Theoperator does not match the values of the variables, but the
x = [1, 2, 3]
y = [1, 2, 3]
print x is y #It prints false!
You misunderstood what the
is operator tests. It tests if two variables point the same object, not if two variables have the same value.
From the documentation for the
is nottest for object identity:
x is yis true if and only if
yare the same object.
== operator instead:
print x == y
y are two separate lists:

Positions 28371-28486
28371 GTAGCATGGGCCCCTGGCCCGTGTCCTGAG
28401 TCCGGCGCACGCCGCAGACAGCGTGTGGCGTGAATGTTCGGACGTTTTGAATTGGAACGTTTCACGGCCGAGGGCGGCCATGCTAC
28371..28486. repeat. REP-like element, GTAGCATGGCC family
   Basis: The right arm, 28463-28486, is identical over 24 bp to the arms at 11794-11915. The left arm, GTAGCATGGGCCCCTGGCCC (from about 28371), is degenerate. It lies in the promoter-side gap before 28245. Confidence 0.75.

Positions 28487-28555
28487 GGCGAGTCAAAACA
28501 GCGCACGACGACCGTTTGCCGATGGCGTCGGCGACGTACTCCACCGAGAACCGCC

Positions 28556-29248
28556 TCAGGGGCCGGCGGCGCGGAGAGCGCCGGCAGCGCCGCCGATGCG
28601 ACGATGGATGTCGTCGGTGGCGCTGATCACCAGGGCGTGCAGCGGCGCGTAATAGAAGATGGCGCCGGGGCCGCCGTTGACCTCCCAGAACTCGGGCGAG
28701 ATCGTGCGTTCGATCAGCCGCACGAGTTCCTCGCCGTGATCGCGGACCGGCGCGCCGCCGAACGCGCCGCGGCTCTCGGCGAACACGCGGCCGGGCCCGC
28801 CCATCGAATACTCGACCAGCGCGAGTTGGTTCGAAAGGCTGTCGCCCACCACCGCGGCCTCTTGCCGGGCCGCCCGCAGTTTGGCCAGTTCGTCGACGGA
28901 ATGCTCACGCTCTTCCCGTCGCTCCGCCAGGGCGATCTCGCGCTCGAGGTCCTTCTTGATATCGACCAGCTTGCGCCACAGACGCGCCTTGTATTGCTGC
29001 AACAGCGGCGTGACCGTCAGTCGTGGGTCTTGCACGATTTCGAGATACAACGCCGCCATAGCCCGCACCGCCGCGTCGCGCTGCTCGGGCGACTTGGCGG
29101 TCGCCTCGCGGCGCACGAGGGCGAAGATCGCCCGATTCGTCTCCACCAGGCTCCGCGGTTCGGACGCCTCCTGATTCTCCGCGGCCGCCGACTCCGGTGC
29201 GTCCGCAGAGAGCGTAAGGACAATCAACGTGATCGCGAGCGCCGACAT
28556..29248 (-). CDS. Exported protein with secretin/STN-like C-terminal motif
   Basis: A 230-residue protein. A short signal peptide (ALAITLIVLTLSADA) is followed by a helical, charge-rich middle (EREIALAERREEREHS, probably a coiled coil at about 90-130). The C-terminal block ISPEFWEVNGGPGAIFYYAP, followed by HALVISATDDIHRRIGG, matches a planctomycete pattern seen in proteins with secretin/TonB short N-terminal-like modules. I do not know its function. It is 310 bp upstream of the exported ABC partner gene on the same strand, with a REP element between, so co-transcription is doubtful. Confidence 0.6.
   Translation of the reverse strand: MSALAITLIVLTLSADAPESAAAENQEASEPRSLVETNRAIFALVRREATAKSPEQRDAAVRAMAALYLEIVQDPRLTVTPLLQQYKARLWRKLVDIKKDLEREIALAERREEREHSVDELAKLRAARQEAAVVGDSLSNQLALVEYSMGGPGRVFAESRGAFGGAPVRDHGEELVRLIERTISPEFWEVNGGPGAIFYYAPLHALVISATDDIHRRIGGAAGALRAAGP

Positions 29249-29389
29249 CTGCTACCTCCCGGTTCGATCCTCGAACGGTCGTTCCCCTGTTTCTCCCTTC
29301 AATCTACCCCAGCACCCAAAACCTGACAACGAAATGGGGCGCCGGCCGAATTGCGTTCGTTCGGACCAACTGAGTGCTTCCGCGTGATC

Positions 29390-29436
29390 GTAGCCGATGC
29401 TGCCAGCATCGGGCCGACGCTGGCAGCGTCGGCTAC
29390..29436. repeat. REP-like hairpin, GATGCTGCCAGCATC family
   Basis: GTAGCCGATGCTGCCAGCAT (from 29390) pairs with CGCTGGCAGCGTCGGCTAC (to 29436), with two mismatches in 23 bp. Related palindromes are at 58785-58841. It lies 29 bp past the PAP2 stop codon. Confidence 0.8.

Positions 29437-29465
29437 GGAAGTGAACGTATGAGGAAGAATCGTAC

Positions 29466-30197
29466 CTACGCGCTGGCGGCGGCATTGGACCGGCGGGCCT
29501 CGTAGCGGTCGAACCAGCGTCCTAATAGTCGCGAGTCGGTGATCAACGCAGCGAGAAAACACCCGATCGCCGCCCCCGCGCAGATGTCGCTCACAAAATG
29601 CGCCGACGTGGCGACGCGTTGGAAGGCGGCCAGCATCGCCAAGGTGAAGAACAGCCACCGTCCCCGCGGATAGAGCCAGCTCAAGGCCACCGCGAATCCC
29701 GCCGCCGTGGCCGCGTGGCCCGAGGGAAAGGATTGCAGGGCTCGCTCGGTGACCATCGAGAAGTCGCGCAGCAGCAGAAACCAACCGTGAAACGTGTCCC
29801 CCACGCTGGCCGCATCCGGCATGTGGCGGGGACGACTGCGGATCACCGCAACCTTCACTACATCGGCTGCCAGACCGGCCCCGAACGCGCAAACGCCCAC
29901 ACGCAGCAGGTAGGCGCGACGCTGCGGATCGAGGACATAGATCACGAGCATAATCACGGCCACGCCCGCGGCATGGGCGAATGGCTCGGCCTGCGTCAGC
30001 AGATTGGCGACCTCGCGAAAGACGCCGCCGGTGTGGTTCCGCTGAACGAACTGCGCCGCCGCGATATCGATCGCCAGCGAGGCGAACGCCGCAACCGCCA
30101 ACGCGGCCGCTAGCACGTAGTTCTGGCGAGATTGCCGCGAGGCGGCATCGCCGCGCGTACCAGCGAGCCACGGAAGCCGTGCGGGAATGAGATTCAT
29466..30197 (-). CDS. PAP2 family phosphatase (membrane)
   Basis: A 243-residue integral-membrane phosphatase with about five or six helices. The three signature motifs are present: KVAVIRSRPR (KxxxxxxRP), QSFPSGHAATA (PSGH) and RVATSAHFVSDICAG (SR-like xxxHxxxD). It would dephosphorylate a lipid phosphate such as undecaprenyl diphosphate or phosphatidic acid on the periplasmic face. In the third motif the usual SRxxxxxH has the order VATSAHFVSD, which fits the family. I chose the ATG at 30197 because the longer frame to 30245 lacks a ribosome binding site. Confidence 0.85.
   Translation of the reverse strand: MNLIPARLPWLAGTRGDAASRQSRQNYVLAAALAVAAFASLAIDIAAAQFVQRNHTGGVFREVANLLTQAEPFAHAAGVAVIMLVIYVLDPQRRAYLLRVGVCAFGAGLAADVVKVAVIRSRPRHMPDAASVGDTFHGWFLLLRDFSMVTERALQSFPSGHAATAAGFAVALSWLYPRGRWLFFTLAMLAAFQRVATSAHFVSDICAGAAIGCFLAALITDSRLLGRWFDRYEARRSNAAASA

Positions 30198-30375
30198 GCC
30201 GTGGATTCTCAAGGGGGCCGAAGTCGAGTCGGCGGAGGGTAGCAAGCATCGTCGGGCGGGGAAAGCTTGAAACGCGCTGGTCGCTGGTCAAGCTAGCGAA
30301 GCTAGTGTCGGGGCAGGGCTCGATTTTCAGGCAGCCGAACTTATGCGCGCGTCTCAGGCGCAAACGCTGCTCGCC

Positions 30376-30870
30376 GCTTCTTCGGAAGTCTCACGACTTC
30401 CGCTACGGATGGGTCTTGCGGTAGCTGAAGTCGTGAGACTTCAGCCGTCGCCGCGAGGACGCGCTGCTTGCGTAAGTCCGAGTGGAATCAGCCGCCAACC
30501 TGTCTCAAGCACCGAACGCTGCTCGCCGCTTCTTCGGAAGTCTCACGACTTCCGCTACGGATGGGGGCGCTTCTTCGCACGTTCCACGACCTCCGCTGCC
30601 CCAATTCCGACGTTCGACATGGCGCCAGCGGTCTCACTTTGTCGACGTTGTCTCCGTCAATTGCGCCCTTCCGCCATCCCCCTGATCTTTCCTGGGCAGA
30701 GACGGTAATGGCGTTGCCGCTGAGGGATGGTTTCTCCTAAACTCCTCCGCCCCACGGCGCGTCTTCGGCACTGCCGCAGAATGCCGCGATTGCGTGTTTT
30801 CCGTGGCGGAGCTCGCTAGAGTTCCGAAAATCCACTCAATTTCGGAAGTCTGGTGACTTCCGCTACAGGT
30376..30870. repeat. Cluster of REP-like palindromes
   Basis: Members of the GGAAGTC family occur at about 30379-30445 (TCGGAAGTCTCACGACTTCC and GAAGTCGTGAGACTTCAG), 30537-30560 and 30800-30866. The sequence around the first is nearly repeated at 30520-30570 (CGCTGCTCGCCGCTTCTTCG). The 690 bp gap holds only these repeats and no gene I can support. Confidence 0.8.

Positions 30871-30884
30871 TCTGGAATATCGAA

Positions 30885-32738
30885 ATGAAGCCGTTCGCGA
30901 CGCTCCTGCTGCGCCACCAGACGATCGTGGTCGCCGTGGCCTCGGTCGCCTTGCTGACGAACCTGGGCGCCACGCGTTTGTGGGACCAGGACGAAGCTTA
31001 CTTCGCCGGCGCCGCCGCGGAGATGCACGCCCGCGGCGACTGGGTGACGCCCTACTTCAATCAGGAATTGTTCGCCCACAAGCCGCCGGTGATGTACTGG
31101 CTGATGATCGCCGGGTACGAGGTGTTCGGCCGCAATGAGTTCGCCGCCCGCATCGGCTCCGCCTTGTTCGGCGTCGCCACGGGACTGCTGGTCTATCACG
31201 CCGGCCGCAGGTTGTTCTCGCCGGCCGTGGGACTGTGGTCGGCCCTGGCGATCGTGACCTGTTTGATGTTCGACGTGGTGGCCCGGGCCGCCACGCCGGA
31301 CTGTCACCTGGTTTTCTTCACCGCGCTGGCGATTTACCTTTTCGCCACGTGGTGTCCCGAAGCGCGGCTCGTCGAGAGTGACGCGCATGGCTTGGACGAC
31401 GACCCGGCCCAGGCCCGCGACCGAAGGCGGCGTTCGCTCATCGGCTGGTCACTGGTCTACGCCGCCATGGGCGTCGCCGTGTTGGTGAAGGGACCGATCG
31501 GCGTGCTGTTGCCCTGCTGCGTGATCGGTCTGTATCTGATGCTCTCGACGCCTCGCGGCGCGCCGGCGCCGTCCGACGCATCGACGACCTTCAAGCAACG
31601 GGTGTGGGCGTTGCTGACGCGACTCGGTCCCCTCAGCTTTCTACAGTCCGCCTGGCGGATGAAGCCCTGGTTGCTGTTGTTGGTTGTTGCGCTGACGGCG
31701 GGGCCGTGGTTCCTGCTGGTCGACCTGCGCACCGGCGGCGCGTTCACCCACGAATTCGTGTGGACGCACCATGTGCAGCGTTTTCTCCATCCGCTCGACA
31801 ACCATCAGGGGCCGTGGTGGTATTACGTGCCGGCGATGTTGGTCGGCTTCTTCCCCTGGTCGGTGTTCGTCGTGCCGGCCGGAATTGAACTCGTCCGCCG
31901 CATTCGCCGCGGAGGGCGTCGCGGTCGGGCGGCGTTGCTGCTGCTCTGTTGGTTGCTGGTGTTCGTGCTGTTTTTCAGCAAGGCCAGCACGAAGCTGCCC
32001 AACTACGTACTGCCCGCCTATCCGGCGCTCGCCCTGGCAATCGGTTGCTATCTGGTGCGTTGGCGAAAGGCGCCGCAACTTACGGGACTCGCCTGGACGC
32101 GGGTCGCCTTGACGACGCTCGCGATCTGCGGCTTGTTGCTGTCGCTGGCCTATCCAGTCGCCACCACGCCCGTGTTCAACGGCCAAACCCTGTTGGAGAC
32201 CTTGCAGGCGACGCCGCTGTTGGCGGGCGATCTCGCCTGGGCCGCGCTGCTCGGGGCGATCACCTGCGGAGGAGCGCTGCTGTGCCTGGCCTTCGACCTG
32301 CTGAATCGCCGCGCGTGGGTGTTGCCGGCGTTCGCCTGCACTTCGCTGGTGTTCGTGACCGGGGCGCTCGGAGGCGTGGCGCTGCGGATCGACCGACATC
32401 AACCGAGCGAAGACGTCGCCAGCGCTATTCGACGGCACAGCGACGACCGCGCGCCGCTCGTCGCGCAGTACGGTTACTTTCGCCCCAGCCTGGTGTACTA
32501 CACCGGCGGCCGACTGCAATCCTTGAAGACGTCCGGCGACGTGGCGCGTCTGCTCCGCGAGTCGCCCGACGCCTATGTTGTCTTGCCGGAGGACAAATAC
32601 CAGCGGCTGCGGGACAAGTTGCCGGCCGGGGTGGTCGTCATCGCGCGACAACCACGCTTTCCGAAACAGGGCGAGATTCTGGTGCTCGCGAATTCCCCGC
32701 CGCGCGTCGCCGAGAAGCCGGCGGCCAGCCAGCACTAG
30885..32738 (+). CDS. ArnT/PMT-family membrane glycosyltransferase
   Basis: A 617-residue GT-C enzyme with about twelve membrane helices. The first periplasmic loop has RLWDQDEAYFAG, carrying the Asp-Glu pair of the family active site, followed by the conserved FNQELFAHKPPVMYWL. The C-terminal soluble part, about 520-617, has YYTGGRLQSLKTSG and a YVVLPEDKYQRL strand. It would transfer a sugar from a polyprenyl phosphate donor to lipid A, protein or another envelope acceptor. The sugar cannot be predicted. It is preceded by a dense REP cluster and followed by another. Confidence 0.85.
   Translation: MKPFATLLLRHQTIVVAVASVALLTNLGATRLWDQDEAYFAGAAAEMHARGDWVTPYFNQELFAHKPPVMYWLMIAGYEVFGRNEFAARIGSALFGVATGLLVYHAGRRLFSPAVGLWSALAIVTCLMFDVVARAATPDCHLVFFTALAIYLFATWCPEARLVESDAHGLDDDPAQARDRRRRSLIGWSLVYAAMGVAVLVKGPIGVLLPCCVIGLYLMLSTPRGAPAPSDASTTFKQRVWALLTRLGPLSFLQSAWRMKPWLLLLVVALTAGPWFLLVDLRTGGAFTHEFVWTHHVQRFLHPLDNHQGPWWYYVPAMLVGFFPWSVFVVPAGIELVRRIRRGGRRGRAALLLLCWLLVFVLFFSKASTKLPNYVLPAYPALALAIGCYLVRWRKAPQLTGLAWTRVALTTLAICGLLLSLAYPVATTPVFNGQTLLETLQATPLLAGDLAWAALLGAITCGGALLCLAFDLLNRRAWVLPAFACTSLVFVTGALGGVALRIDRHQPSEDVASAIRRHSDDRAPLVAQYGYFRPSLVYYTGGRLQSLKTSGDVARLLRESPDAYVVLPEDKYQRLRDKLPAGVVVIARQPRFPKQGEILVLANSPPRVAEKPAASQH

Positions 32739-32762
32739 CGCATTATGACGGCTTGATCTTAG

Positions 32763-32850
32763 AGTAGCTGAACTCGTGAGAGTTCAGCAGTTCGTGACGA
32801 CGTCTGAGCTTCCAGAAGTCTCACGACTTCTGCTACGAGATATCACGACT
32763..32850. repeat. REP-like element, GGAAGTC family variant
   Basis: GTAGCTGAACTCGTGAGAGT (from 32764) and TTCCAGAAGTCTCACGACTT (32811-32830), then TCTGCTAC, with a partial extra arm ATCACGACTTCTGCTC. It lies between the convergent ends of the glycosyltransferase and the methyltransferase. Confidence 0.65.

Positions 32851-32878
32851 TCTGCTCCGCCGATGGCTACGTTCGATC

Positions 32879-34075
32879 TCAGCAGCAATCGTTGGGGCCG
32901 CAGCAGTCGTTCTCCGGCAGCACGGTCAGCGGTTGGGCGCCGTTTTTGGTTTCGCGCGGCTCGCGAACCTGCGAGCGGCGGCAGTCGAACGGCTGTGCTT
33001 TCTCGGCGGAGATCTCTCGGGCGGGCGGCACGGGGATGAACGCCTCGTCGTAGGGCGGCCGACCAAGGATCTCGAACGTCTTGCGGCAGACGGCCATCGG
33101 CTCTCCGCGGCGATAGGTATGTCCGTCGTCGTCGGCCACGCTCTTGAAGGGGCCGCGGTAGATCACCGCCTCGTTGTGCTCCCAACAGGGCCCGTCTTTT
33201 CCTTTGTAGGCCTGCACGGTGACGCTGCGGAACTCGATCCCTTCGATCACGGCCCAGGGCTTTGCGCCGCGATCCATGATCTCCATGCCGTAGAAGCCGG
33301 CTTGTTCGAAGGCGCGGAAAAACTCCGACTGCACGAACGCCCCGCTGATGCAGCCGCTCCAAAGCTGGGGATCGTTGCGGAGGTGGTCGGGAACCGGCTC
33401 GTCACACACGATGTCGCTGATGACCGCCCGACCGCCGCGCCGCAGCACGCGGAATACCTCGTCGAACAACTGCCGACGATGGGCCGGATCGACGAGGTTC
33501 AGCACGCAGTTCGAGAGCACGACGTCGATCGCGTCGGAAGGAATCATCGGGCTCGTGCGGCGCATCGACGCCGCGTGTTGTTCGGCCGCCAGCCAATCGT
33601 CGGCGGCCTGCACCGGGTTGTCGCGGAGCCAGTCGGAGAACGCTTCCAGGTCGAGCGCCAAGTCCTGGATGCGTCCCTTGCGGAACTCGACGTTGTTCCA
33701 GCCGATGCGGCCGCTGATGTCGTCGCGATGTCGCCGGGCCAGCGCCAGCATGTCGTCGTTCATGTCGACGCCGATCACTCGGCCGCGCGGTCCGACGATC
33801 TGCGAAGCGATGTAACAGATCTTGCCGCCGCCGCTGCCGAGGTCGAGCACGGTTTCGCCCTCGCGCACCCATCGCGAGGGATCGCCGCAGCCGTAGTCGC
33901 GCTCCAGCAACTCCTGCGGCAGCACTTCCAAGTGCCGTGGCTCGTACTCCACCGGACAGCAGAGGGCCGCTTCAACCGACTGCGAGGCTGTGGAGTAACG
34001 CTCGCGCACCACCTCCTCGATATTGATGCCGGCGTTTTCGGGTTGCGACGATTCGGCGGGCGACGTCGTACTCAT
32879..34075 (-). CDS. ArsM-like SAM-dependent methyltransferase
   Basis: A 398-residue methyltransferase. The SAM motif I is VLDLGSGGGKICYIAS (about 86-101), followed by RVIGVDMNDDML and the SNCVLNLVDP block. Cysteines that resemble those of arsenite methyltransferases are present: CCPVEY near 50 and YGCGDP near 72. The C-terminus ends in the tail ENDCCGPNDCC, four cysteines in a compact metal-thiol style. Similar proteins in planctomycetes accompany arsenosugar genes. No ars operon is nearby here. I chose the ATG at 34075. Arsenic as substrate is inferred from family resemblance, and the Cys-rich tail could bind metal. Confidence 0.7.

x = 4 print y # prints [1, 2, 3] print x == y # prints False
If you use the
id() function you'll see that
y have different identifiers:
>>> id(x) 4401064560 >>> id(y) 4401098192
but if you were to assign
x then both point to the same object:
>>> x = y >>> id(x) 4401064560 >>> id(y) 4401064560 >>> x is y True
is shows both are the same object, it returns